Preferred Stock. In a transaction related to the forgiveness of debt discussed above, certain existing stockholders and their affiliates (the “Purchasers”) made an additional $5.0 million investment in Encore to purchase 1,000,000 shares of Series A Convertible Preferred Stock. Each share of Series A Convertible

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Preferred Stock is convertible at the option of the holder at any time into ten shares of common stock at a conversion price of $0.50 per share of common stock, subject to customary anti-dilution adjustments. The last reported sale price of our common stock prior to such investment was $0.35 per share. Immediately prior to such investment, the Purchasers beneficially owned in excess of 50% of our common stock on a collective basis. This sale of preferred stock increased our net worth by $4.6 million. The preferred stock is entitled to dividends and other significant rights and privileges (see Note 2 to the 2002 consolidated financial statements). Concurrently with the closing of this offering, the holders of our Series A Convertible Preferred Stock have agreed to convert the 1,000,000 shares of Series A Convertible Preferred Stock into 10,000,000 shares of our common stock.

Cash Flows and Expenditures

 
Six Months Ended June 30, 2003 Compared to June 30, 2002

      The following table summarizes collections for the six months ended June 30, 2003 and 2002 (in thousands):

                                 
Six Months Ended June 30,

Percentage
2003 2002 Change Change




Owned credit card portfolios
  $ 84,790     $ 53,460     $ 31,330       58.6 %
Owned alternative paper portfolios
    1,602       1,170       432       36.9  
Retained interest
    4,314       9,155       (4,841 )     (52.9 )
Serviced portfolios
    3,027       5,835       (2,808 )     (48.1 )
     
     
     
         
Gross collections
  $ 93,733     $ 69,620     $ 24,113       34.6  
     
     
     
         

      We collected $93.7 million during the six months ended June 30, 2003 from all portfolios, an increase of $24.1 million, or 34.6%, from the $69.6 million collected during the six months ended June 30, 2002. The source of the improvement was approximately $32.9 million from the Secured Financing Facility portfolios, offset by a decrease of $1.2 million in collections from other owned portfolios and by a decrease in collections on the retained interest of $4.8 million.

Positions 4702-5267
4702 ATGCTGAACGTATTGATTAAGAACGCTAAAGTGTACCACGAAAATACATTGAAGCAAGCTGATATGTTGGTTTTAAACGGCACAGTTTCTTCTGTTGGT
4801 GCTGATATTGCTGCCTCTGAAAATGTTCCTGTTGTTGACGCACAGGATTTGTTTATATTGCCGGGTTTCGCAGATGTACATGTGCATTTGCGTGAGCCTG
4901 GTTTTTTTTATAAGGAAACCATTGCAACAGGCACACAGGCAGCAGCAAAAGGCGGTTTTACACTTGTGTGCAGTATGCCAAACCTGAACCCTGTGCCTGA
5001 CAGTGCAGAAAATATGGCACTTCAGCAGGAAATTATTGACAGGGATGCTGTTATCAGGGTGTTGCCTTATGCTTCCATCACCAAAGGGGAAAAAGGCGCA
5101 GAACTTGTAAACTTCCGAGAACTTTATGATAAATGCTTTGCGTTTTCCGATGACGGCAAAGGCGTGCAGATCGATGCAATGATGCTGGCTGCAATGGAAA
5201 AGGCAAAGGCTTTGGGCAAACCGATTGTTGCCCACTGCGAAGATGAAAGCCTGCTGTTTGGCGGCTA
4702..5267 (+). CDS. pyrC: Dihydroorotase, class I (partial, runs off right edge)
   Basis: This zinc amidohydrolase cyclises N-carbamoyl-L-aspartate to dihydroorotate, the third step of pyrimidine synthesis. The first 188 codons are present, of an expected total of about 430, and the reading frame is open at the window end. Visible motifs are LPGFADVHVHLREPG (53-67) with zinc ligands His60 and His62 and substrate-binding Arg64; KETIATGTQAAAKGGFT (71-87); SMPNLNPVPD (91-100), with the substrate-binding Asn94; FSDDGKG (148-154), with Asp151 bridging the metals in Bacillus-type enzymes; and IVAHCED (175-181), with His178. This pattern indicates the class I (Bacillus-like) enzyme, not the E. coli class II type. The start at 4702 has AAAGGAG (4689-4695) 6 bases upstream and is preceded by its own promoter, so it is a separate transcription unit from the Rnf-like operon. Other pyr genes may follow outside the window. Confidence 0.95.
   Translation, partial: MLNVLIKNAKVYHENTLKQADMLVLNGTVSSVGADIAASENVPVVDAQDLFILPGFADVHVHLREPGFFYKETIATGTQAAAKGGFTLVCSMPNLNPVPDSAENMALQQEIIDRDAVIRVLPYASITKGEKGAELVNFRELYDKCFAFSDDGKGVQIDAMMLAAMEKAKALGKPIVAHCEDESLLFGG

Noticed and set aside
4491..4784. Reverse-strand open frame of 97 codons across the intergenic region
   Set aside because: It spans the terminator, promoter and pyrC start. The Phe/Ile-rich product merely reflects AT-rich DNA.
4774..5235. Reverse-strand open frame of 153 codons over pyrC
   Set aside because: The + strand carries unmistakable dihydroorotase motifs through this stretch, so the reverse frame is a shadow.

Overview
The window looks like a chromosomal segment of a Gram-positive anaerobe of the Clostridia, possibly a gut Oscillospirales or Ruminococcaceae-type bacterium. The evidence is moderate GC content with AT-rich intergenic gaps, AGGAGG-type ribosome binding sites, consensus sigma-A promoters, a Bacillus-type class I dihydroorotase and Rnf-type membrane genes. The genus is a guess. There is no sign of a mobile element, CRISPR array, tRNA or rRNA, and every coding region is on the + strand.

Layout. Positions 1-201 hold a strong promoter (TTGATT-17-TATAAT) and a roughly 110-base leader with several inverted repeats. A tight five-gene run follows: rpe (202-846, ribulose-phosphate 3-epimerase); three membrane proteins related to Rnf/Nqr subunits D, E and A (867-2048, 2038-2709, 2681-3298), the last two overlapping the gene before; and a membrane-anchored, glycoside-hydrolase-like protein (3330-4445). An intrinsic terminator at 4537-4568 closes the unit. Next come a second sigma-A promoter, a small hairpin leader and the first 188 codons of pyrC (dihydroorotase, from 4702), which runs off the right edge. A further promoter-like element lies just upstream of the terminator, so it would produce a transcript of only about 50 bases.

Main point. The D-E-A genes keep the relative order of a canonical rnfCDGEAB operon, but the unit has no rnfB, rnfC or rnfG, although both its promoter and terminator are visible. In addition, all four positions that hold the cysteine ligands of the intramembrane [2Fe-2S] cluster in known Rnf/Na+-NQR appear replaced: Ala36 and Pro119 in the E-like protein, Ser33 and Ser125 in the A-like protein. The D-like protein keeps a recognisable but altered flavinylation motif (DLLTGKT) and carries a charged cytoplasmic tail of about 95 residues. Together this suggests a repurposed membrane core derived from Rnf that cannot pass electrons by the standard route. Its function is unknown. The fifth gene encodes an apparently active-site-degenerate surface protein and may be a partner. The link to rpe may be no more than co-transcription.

Collections on serviced portfolios decreased by $2.8 million during the six months ended June 30, 2003 compared to June 30, 2002. During the six months ended June 30, 2003 we collected approximately $3.0 million on serviced portfolios compared to approximately $5.8 million during the six-month period ended June 30, 2002. In February 2003, we returned all exhausted receivables to the owner of these portfolios; however, we have retained the servicing rights for certain receivables in active work queues and those placed with our attorney network. As a result of this action, we anticipate a decline in servicing fee income related to these receivables.

      During 2001, we resumed purchasing charged-off unsecured consumer loans and auto loan deficiencies. We spent $2.7 million and $1.5 million to purchase these types of loans during the six months ended June 30, 2003 and 2002, respectively. Collections related to all charged-off unsecured consumer loans and auto loan deficiencies amounted to $1.6 million and $1.2 million for each of the six-month periods ended June 30, 2003 and 2002, respectively.

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      We currently utilize various business channels for the collection of charged-off credit cards and other receivables. The following table summarizes the collections by collection channel (in thousands):

                                 
Six Months Ended June 30,

Percentage
2003 2002 Change Change




Collection sites
  $ 60,155     $ 47,116     $ 13,039       27.7 %
Legal collections
    18,636       12,870       5,766       44.8  
Sales
    12,288       6,376       5,912       92.7  
Other
    2,654       3,258       (604 )     (18.5 )
     
     
     
         
Gross collections
  $ 93,733     $ 69,620     $ 24,113       34.6  
     
     
     
         

      Cash flows from operations improved $13.8 million from $5.9 million for the six months ended June 30, 2002 to $19.7 million for the six months ended June 30, 2003. This reflects the non-recurring net proceeds from a litigation settlement of $7.2 million as well as the $24.1 million increase in gross collections from the six months ended June 30, 2002 to six months ended June 30, 2003.